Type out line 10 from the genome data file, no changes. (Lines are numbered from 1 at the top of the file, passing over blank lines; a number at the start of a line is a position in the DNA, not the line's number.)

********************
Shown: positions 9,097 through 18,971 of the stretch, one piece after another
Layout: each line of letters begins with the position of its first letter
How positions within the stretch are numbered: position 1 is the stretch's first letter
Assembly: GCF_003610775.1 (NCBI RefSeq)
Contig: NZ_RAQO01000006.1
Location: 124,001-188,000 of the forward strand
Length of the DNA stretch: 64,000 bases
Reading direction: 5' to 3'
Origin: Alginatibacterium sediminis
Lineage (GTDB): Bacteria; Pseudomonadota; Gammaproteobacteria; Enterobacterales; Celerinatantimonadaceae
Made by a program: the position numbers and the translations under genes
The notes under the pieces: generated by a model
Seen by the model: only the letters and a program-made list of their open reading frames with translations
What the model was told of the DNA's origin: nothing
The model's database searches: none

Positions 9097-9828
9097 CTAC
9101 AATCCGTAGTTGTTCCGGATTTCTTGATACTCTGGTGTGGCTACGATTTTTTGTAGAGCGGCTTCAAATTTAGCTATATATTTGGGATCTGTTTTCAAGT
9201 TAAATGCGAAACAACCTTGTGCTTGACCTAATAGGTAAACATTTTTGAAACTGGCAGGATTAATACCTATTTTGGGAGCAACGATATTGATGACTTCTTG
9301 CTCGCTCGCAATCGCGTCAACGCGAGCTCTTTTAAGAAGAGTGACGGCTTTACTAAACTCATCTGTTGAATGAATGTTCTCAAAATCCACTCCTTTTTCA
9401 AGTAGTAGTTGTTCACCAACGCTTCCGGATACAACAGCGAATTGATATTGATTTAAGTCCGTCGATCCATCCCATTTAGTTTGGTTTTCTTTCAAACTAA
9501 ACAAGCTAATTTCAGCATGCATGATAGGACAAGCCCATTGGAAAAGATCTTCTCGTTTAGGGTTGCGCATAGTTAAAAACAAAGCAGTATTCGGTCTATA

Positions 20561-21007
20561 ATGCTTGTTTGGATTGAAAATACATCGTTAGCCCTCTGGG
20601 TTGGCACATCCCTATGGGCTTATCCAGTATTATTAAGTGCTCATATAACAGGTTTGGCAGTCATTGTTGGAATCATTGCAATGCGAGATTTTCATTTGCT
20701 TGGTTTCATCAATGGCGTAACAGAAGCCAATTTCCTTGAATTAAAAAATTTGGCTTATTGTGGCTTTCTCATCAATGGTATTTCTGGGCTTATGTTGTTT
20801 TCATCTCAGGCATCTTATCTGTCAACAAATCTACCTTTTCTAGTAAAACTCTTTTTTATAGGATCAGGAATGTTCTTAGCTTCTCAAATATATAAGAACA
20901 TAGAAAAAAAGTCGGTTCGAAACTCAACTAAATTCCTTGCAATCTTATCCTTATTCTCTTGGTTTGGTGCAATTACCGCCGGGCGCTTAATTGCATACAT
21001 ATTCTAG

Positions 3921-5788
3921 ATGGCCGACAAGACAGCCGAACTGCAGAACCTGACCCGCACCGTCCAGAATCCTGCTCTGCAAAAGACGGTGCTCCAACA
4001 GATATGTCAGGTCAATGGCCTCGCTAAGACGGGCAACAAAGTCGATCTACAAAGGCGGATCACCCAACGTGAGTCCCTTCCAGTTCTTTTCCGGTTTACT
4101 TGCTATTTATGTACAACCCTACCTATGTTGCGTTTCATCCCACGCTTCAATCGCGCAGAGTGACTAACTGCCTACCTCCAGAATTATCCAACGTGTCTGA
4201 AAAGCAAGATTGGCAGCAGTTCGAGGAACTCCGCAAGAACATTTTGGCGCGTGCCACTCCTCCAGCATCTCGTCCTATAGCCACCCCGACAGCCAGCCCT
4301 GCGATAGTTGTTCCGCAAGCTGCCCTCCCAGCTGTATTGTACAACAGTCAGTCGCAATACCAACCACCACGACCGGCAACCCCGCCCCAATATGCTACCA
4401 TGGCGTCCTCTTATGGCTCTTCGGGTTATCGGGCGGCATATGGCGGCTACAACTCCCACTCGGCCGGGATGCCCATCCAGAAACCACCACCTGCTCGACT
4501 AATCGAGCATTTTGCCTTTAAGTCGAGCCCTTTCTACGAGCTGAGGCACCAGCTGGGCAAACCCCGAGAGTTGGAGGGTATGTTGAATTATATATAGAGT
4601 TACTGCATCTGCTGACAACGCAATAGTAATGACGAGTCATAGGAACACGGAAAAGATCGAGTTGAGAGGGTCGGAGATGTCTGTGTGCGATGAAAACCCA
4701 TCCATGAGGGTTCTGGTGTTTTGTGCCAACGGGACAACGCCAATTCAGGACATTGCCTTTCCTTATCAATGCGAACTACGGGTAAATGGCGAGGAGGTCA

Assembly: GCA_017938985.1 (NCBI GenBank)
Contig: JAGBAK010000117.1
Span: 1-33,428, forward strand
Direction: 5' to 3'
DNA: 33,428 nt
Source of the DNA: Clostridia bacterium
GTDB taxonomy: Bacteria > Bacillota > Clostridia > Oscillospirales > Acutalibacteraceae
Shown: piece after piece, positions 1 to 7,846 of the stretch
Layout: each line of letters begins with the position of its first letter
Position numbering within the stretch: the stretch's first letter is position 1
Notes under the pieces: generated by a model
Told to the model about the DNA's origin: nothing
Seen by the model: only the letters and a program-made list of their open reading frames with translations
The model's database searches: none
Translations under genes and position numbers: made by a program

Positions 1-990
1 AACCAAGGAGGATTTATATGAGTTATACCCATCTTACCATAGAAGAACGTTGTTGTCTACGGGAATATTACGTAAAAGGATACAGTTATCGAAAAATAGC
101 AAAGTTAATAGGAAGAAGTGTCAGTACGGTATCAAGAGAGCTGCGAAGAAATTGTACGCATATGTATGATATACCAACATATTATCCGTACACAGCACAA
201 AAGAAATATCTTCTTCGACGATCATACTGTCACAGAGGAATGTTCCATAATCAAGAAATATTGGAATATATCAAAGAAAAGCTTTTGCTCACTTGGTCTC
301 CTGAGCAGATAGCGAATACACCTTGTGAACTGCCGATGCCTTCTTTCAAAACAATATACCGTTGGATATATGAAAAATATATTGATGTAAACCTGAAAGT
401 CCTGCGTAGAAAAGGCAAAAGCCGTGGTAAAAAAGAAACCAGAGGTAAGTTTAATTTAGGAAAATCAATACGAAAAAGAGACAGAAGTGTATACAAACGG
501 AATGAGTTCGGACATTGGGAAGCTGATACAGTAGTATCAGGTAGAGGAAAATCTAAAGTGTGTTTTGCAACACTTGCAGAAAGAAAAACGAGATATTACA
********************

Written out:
Lineage (GTDB): Bacteria; Pseudomonadota; Gammaproteobacteria; Enterobacterales; Celerinatantimonadaceae